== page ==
On the other hand, with the geometric distribution based conversion, we would use the linear transformation:

```
[12]:
```

```
convert = lambda p, dt: p*dt
print('1/3 -> %.4f' % convert(1/3,0.25))
print('1/1.5 -> %.4f' % convert(1/1.5,0.25))
```

```
1/3 -> 0.0833
1/1.5 -> 0.1667
```

```
[13]:
```

```
def rhs(x,t):
dx = np.zeros(2)
dx[0] = 1000*0.25-0.0833*x[0]
dx[1] = 0.0833*x[0] - 0.1667*x[1]
return dx
t2,y2 = euler(rhs,[0,0],[0,20],0.25)
plt.plot(t2,y2.T);
plt.plot(probe,z);
print('Ratio of steady state compartments: %.4f' % (y2[:,-1][0]/y2[:,-1][1]))
```

```
Ratio of steady state compartments: 2.0033
```

so we continue to converge to the correct continuous-time solution. Indeed, with the smaller timestep, with the smaller step we achieve a closer match to the continuous-time case.

It is worth noting that we do expect the Poisson duration calculation to converge to the geometric calculation, because the duration conversion from the Poisson distribution `P = (1.0 - np.exp(-dt/dur)))`

and the geometric conversion with `P = dt/dur`

have the same limit for small `dt`

. Consider the series expansion of \(e^x\) which is

As `dt`

becomes small, we can discard the higher order terms in the series, and retaining only the first two terms, we obtain

And so we find that `1.0 - np.exp(-dt/dur))`

approaches `dt/dur`

for small `dt`

.

## Geometric vs Exponential distribution for durations¶

Certainly the fact that Poisson-based duration conversion `P = (1.0 - np.exp(-dt/dur)))`

has the correct behaviour for small step sizes suggests that this approach could validly be used in the case where the step size is very small. But why does it perform so poorly for small durations? Or more specifically, durations that are similar to the step size? Consider what happens in the case where we have a mean duration that is exactly the same as the simulation timestep. With discrete simulation
timesteps, we *enforce* that the minimum time spent in a state is one timestep. So when computing the time taken to empty the compartment, if anyone takes longer than one timestep, the mean time taken to transition must necessarily be higher than 1. The timestep imposes a minimum value for the mean duration. However, if `dt=dur`

then `(1.0 - np.exp(-dt/dur)))`

means that only 63% of people make the transition in the first timestep. So the mean time taken to leave the compartment is
significantly overestimated due to the large step size. If we consider a short duration, like 0.25 years, in the continuous case:

```
[14]:
```

```
dur1 = 0.25
dur2 = 0.25
n_agents_per_year = 1000
n_years = 20
arrival_time = np.arange(0,n_agents_per_year*n_years)/n_agents_per_year # This is when the agent enters the first compartment
t1 = np.random.exponential(dur1,(n_agents_per_year*n_years,1)).ravel() # This is how long the agent spends in the first compartment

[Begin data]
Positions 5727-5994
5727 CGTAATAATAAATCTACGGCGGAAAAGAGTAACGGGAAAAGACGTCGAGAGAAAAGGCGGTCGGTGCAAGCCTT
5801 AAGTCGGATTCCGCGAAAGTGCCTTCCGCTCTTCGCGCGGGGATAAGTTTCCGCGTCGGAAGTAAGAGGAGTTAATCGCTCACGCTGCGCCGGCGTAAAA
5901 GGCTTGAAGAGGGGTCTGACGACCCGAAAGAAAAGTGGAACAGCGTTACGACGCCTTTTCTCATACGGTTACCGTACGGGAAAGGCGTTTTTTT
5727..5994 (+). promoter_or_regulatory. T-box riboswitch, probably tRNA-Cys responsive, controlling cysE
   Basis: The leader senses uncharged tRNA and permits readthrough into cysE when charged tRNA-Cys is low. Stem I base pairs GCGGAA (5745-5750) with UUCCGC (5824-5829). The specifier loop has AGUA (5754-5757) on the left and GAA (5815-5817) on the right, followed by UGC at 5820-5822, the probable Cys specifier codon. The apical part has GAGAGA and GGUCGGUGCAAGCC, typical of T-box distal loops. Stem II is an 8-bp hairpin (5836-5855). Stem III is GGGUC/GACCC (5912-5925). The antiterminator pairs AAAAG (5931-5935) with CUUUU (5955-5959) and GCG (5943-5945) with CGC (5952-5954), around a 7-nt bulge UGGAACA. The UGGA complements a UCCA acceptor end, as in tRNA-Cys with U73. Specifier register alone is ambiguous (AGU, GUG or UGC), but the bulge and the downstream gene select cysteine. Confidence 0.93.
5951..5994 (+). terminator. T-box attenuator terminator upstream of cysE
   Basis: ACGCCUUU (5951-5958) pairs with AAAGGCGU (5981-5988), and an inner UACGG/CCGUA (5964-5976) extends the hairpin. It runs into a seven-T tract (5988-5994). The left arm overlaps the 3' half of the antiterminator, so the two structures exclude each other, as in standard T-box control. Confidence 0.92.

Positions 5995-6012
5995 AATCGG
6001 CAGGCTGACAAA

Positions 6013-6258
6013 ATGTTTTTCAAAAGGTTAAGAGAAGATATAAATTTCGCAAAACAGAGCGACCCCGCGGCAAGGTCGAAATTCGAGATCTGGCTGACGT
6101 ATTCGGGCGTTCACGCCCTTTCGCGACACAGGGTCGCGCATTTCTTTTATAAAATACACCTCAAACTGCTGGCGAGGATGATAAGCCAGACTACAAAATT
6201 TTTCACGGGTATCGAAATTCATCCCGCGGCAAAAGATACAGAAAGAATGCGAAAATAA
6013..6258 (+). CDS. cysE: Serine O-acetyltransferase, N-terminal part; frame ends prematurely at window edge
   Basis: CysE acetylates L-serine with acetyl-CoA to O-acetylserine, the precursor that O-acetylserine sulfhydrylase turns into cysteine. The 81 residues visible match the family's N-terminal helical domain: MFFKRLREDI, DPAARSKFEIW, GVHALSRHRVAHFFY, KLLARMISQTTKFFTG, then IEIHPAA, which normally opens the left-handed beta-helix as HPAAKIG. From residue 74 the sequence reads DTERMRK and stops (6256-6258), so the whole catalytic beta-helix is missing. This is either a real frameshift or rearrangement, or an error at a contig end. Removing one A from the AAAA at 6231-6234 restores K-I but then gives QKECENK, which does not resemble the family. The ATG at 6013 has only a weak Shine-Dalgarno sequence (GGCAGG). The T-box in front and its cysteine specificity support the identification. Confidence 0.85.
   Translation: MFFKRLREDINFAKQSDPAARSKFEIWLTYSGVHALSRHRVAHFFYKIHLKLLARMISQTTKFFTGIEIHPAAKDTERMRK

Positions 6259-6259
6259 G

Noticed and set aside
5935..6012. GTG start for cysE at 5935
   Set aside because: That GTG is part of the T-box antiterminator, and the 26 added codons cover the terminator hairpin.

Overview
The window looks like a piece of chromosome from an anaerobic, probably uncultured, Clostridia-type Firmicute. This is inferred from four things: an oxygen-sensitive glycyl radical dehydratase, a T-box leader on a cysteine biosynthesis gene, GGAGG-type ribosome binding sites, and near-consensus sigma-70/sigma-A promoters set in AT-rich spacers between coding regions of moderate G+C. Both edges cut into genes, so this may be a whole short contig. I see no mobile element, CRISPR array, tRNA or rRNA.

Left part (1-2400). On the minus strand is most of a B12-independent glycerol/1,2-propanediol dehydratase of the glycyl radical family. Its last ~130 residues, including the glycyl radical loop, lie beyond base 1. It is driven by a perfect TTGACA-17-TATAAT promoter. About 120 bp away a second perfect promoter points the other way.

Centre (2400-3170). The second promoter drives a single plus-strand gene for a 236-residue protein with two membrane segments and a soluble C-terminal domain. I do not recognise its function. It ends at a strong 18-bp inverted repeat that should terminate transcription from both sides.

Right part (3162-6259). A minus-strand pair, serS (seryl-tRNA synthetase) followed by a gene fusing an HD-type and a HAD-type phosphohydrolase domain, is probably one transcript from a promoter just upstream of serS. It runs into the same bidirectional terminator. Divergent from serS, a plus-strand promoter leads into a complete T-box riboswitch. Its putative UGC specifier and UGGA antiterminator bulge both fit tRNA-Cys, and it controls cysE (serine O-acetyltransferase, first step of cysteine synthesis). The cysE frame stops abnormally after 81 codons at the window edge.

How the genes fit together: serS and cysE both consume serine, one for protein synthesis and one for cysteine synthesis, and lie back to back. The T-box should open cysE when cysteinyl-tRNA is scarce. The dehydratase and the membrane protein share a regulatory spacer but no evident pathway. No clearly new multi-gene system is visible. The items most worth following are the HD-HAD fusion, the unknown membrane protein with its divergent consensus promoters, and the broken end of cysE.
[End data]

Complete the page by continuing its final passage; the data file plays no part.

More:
t2 = np.random.exponential(dur2,(n_agents_per_year*n_years,1)).ravel() # This is how long the agent spends in the second compartment
def get_agents(t):
# How many agents are present at time t
agents_in_c1 = (arrival_time< t) & ((arrival_time + t1) > t)
agents_in_c2 = ((arrival_time + t1) < t) & ((arrival_time + t1 + t2) > t)
return sum(agents_in_c1), sum(agents_in_c2)
probe = np.arange(0,20,0.1)
z = np.array(list(map(get_agents,probe)))
plt.plot(probe,z);
```

The analogous geometric probability system would have a transition probability of 1 at each timestep, not 0.63. Although this means that the compartment is emptied at every timestep, it also implies that the mean duration is correctly captured. Indeed, with a transition probability of 1, we recover the correct steady state solution:

```
[15]:
```

```
def rhs(x,t):
dx = np.zeros(2)
dx[0] = 1000*0.25-(0.25/0.25)*x[0]
dx[1] = (0.25/0.25)*x[0] - (0.25/0.25)*x[1]
return dx
t2,y2 = euler(rhs,[0,0],[0,20],0.25)
plt.plot(t2,y2.T);
plt.plot(probe,z);
print('Ratio of steady state compartments: %.4f' % (y2[:,-1][0]/y2[:,-1][1]))
```

```
Ratio of steady state compartments: 1.0000
```

But if we use the Poisson-derived value of 0.63, as with the other examples, we get a different solution:

```
[16]:
```

```
def rhs(x,t):
dx = np.zeros(2)
dx[0] = 1000*0.25-(1.0 - np.exp(-1))*x[0]
dx[1] = (1.0 - np.exp(-1))*x[0] - (1.0 - np.exp(-1))*x[1]
return dx
t2,y2 = euler(rhs,[0,0],[0,20],0.25)
plt.plot(t2,y2.T);
plt.plot(probe,z);
print('Ratio of steady state compartments: %.4f' % (y2[:,-1][0]/y2[:,-1][1]))
```

```
Ratio of steady state compartments: 1.0000
```

## Preserving durations vs preserving annual flows¶

Part of the motivation for the original timestep conversion was to preserve the annual flow. For instance, suppose there were 100 people in a compartment, and an annual transition probability of 0.6. This would mean that in the first timestep, 60 people would transition out of the compartment. If we had a timestep of 0.25 and use the conversion `P = 1-(1-0.6)**0.25 = 0.204`

then the number of people remaining after 4 timesteps would be `100*(1-0.204)^4 = 40`

. So, that conversion preserved
the expected number of people that would flow out. Of course, this is only correct in the absence of any inflows. Because people that flow in are not eligible to leave the compartment in the same timestep, if we had an annual inflow of 100 people, with `dt=1`

there would be `100*(1-0.6)+100 = 140`

people in the compartment. Whereas with the flow-preserving conversion, we would have `((100*(1-0.204)+25)*(1-0.204)+25)... = 113.2`